In 2017 we still are dealing with prejudice and racism especially in segregated SE Wisconsin. From October to January an anonymous man left racist and threatening voicemail's about black people and minorities on the 414 Video Spotlights answering service. Below you can listen to full audio *Warning some offensive language*.
The plus side to this story is after investigating the MPD actually located the house the calls were coming from and have a suspect in custody. Read about the latest via Fox 6 Milwaukee
MILWAUKEE -- Milwaukee police have arrested a man they say is responsible for some vile voicemails. The calls had been made from a blocked number since October, and recently turned threatening.
We first told you about these voicemails on Tuesday. The suspect is expected to be charged soon and may be meeting his victims on Friday, January 27th.
"Those were not normal voicemails -- and they were threatening," said Tye James, Chief Operating Officer at 414 Video Spotlight.
Tye James and her husband, Melvin, are relieved to find out the person believed to be responsible for leaving a string of racist and threatening voicemails, has been arrested.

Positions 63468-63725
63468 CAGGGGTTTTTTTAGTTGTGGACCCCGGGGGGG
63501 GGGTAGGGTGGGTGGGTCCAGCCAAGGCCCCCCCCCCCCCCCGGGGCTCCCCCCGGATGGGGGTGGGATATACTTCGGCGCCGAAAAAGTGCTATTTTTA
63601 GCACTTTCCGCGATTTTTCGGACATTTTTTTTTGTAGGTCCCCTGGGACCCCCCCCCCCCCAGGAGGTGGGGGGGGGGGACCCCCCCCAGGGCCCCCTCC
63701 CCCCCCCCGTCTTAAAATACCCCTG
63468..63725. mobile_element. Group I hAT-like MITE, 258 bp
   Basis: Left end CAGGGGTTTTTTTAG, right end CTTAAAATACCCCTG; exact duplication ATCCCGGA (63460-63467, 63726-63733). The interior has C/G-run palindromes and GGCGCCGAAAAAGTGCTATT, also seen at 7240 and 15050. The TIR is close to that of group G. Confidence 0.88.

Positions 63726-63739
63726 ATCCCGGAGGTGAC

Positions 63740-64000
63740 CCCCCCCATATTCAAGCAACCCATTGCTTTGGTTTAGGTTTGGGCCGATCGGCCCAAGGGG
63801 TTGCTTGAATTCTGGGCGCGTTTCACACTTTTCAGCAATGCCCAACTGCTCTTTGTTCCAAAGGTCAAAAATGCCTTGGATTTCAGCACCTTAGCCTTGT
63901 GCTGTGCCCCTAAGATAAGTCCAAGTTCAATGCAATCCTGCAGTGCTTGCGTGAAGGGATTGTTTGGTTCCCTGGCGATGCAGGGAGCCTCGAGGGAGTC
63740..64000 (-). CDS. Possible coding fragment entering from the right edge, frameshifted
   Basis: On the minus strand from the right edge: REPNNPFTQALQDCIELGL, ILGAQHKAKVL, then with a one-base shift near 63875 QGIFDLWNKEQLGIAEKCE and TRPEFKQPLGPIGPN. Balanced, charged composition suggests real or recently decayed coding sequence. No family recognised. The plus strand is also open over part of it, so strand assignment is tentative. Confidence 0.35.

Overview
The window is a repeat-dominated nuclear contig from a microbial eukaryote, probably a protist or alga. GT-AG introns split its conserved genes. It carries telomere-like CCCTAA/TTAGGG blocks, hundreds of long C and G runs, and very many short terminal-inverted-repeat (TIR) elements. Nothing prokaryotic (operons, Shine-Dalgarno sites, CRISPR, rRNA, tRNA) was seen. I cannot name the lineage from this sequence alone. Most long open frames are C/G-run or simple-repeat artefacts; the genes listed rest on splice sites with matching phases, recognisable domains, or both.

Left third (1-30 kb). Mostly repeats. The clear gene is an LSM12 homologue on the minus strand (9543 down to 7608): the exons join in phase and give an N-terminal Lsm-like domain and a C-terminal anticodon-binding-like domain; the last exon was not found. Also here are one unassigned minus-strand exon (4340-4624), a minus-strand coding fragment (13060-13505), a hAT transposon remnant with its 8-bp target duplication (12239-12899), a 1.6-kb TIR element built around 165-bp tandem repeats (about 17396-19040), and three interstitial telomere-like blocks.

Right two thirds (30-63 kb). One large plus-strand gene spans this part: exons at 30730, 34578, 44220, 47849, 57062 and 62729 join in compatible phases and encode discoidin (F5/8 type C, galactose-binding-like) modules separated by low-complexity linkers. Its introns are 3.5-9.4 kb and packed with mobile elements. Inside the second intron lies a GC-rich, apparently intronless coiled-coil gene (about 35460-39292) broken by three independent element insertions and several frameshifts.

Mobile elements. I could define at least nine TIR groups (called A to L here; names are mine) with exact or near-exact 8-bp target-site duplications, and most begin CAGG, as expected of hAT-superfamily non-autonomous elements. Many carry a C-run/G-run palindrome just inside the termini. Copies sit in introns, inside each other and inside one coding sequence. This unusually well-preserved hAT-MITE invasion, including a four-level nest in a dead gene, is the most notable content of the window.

One voicemail says, "If you don't watch your Ps and Qs, we're going to blow your (expletive) head off just like Martin Luther King. Understand, (expletive)?"
Milwaukee police tell us a 55-year-old man was taken into custody Thursday afternoon, January 26th. The suspect has not yet been charged, but James says he was leaving voicemails from a blocked number on a regular basis since October.
"You know what, you dumb (expletive) that's why the majority of Wisconsin -- we don't like you," a voicemail says.
Since our initial report, the James family who own and operate the state's first African-American broadcasting studio, say they have been flooded with positive, supportive feedback.
Even though the suspects's voicemails are hurtful, they're ready to forgive.
"I just still want to know how we can help him be better," said James.
James says she'd like the suspect to undergo some type of counseling. She may get the chance to tell the suspect in person on Friday. The James' say they'll meet with the man face to face in the District Attorney's office.
"I think it's fair that he owe the African-American race an apology. And I think it's fair that he gets help," said James.
The James family also wants to thank Milwaukee police for "spending countless hours" trying to track down the suspect.